“America I Saw You” by Bridget Meeds

When I taught Leaves of Grass a few years ago the students just didn’t buy it, though they loved Who’s Afraid of Virginia Woolf. Their rejection of Whitman’s grand American hope comes back to me every now and then. Was it the poetic claim to omnipresence that irritated them, or did Whitman’s egalitarian vision of hope seem like nothing but hype to young readers in a post-9/11 world, where climate has become a threat and employment prospects are grim at best?

This reaction was all the more striking when they embraced Edward Albee’s anxiety-ridden world of illusion and rage in Who’s Afraid of Virginia Woolf?, so wonderfully captured onscreen by Elizabeth Taylor and Richard Burton.That world made perfect sense to them, and they loved it on paper and on film.

I thought of those students again when I recently read Bridget Meeds’ stunning Whitmanian poem, “America I Saw You.” Meeds brings the maker of American Religion into the 21st century, and I have a feeling my students would have loved it:

America, I Saw You

America, I saw you leaping from the burning skyscraper, believing in your urgency that you
would survive,
America, I saw you on the on-ramp, smiling with meth-brown teeth, holding a sign that said
“homeless and pregnant please help,”
America, I saw you huddled in the belly of a Chinook, earbudded and solitary,
America, I saw you up at four a.m., ironing your blouse for work,
America, I saw you punching a stop sign, screaming in Chinese,
America, I saw you looking straight with seventeen pounds of pot hidden in your spare tire,
America, I saw you texting while driving,
America, I saw you bite your father in a fury,
America, I saw you put on ten pounds,
America, I saw you walk the winning run,
America, I saw you asking for an epidural,
America, I saw you raise your hand to strike your child,
America, I saw you eating roadkill woodchuck.
America, I saw you drinking a kamikaze by the hotel pool,
America, I saw you at the Super Great Wall buffet with blue swastikas tattooed on your neck and
knuckles,
America, I saw you in your 87 Oldsmobile, wearing your best wig and sunglasses, God radio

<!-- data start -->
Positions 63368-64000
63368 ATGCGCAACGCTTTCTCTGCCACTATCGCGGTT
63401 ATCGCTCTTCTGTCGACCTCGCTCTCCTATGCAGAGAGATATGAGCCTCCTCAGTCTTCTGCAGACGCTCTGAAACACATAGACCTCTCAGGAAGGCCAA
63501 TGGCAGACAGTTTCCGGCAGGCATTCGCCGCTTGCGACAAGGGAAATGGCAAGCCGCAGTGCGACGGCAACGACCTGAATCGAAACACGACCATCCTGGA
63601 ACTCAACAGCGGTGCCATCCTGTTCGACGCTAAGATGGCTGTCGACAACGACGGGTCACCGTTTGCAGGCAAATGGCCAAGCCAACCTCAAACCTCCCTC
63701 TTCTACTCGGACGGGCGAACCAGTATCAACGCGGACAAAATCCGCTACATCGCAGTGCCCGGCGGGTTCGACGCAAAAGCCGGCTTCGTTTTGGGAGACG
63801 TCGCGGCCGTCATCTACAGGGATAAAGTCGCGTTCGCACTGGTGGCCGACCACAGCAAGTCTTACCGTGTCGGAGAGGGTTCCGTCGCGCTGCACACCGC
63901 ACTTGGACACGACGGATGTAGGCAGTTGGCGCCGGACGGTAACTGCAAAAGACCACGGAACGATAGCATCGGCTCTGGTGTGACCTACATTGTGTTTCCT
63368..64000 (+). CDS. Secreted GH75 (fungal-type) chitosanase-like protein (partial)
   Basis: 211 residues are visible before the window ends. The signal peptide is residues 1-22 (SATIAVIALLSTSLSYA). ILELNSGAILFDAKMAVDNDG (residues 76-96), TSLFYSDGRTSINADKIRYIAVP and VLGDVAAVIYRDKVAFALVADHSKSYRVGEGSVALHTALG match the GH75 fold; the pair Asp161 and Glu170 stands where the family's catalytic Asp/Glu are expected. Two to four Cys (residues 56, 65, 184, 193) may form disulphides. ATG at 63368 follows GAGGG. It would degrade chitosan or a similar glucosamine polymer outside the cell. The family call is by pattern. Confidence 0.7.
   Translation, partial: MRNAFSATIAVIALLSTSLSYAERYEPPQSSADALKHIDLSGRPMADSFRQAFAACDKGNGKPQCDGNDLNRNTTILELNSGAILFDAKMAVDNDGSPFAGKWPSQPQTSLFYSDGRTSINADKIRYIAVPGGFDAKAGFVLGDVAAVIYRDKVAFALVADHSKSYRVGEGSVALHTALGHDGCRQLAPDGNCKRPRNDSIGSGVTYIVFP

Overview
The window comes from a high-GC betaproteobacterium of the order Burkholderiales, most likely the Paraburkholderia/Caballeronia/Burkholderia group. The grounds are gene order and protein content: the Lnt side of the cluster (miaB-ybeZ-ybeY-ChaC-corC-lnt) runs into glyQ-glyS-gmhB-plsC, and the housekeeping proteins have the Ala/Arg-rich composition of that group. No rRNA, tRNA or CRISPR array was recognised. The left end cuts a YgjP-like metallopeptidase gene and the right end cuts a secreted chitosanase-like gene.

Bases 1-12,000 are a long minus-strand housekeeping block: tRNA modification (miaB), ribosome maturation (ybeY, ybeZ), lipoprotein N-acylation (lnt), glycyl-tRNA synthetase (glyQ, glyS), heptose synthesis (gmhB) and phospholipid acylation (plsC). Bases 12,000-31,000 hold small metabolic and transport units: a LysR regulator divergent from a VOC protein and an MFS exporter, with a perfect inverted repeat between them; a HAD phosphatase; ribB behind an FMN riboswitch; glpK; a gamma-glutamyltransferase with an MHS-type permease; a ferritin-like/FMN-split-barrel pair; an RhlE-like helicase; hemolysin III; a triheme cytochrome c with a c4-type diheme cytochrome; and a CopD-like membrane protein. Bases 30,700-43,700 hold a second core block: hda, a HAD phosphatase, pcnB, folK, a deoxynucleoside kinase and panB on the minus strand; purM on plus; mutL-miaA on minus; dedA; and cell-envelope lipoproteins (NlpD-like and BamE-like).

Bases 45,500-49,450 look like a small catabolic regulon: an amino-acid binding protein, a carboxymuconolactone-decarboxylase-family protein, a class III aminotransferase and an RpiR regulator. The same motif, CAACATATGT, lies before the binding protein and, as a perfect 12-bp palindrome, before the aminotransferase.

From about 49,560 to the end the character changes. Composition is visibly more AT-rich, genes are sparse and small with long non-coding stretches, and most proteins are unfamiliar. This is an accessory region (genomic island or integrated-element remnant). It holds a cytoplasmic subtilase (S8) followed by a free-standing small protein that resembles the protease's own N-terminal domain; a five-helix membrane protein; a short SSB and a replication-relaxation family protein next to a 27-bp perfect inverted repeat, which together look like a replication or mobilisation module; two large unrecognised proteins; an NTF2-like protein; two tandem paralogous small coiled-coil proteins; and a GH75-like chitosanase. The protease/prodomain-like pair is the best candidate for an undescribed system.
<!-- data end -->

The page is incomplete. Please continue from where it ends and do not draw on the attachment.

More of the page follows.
blaring,
America, I saw you in your private helicopter above Manhattan, doing mental arithmetic,
America, I saw you walking a dog who was wearing a Hello Kitty t-shirt,
America, I saw you waving a white linen napkin from a broken window in the burning
skyscraper,
America, I saw you fall.

To get in touch with Bridget and find out more about her fabulous work, click here.

Advertisements

The Marvelous Elizabeth Bishop

Here in the land of western waterfalls snow finally concedes to rain and rain means occasional lightning, which makes me think of my favorite Elizabeth Bishop poem.

This poem, “It is marvelous to wake up together,” was not printed during Bishop’s life but was discovered among her personal papers after her death. It’s a love poem, which is somewhat uncharacteristic as Bishop did not typically focus on romantic love in her poetry.

Entirely characteristic, though, is Bishop’s power of vision. In this poem it is both wide and subtle:

It is marvellous to wake up together

At the same minute; marvellous to hear

The rain begin suddenly all over the roof,

To feel the air clear

As if electricity had passed through it

From a black mesh of wires in the sky.

All over the roof the rain hisses,

And below, the light falling of kisses.

An electrical storm is coming or moving away;

It is the prickling air that wakes us up.

If lightning struck the house now, it would run

From the four blue china balls on top

Down the roof and down the rods all around us,

And we imagine dreamily